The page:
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Graduate Research Symposium Shows Breadth of Textile Science

Group of graduate students stands together for symposium

By Sarah Stone

A small college can have a big presence. That’s what graduate students from the Wilson College of Textiles demonstrated at NC State’s Graduate Research Symposium, where doctoral student Hannah Dewey won second place in the symposium’s Mathematics and Science category. 

Dewey, who is pursuing a Ph.D. in fiber and polymer science, is one of more than half a dozen graduate students that presented at the symposium. 

Their research, ranging from knit children’s shoes to disinfectants, shows the breadth of applications for textiles science.

Hannah Dewey stands in front of her research poster

Hannah Dewey

Doctoral Candidate, Fiber and Polymer Science

Dewey is researching how to develop optical nanosensors that can detect quaternary ammonium compounds, an active ingredient commonly used in disinfectants

Jeannie Egan presents at the Graduate Research Symposium

Jeannie Egan

Master’s Student, Textile Chemistry

Egan is researching how to transform post-consumer textile waste into pumpable slurries in order to divert it from landfills.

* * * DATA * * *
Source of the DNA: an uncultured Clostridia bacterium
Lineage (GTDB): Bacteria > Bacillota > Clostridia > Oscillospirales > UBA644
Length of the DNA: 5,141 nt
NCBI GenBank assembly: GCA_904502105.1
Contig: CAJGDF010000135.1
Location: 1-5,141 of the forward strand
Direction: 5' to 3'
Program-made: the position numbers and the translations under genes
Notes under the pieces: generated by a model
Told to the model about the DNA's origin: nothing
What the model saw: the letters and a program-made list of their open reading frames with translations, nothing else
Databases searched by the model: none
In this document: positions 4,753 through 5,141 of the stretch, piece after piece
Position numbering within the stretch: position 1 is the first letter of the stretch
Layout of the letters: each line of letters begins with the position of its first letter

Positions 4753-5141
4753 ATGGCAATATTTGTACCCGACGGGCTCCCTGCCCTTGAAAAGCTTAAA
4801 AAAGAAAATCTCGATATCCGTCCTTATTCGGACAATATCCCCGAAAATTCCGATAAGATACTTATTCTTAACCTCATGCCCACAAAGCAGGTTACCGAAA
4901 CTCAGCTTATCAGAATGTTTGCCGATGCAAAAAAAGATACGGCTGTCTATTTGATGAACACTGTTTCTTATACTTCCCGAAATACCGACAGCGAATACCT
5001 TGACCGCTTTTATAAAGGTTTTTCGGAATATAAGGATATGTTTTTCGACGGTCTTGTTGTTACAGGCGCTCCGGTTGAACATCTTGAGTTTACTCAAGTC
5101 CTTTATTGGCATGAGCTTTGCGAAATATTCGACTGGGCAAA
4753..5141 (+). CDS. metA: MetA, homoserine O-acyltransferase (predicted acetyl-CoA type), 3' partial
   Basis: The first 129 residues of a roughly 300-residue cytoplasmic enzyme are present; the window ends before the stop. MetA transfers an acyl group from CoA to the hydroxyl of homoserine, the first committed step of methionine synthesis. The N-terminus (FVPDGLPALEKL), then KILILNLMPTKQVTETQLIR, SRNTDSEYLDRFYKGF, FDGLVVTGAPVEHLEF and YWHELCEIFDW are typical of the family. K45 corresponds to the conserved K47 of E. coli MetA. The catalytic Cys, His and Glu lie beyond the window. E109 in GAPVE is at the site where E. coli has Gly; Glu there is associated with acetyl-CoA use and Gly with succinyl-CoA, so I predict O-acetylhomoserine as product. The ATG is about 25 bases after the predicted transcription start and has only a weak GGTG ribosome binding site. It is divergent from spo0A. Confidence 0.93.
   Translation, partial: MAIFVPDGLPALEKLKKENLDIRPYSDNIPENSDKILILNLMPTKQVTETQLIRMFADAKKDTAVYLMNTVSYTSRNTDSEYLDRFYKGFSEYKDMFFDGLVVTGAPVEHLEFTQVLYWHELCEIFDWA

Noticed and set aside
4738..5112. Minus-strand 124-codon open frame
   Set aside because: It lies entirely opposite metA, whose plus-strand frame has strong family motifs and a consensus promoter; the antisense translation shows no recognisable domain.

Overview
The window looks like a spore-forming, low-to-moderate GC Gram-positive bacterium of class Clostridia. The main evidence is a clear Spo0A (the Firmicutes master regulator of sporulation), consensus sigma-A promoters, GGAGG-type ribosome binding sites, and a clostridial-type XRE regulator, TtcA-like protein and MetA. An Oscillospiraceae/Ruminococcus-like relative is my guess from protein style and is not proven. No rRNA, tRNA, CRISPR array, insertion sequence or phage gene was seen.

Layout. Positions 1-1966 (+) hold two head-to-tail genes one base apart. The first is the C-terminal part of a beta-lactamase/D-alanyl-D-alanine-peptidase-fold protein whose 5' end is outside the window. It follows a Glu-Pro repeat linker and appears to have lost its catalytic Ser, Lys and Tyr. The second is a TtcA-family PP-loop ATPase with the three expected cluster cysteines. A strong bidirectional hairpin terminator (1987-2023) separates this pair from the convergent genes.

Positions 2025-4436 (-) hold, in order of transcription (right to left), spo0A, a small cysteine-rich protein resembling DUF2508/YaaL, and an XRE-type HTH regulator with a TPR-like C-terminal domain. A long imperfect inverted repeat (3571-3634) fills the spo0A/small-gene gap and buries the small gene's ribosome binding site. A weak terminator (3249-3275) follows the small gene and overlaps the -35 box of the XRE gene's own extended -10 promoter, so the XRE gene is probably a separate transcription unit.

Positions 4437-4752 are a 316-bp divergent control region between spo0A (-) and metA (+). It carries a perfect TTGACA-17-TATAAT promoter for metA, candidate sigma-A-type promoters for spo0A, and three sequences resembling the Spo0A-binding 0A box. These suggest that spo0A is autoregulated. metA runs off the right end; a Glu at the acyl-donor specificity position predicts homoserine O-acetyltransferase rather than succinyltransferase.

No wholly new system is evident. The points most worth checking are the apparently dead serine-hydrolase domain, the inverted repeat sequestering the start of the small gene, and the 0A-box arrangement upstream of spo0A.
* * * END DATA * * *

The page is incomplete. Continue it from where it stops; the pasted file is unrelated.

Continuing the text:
Wenna Han presents at the grad

Wenna Han

Doctoral Student, Textile Technology Management

Han is investigating Chinese consumers’ response and likelihood to use a new digital closet assistant app called Smart Closet. 

Mars Harvey presents at the Graduate Research Symposium

Mars Harvey

Doctoral Student, Fiber and Polymer Science

Harvey is determining how 3-D printing technology can be incorporated into footwear to make shoes more comfortable. 

Rong Huang presents at the Graduate Research Symposium.

Rong Huang

Doctoral Student, Fiber and Polymer Science

Huang is using mathematical analysis to develop a standardized approach to measuring pores in a knit fabric. The porousness of knit fabrics is a crucial element to studying the performance of those fabrics. 

Elizabeth Kirkwood presents at the Graduate Research Symposium.

Elizabeth Kirkwood

Doctoral Candidate, Fiber and Polymer Science

A recent experiment Kirkwood conducted indicated that the fabric structure of a garment can influence surface roughness and impact how comfortable the wearer perceives that garment to be. 

Courtney Michaels presents at the Graduate Research Symposium.

Courtney Michaels

Master’s Student, Textile Engineering

Michaels is evaluating the effectiveness of a new test method for analyzing moisture movement through textiles. The single pore wicking evolution apparatus for textiles (SWEAT) test would be used to check the wicking claims of performance textile companies. 

Zoe Newman presents at the Graduate Research Symposium.

Zoe Newman

Doctoral Candidate, Textile Technology Management

Doctoral candidate Zoe Newman (textile technology management). Newman is developing knit structures for fabric that would be incorporated into shoe design. The knit structure would allow the size of a children’s shoe to change.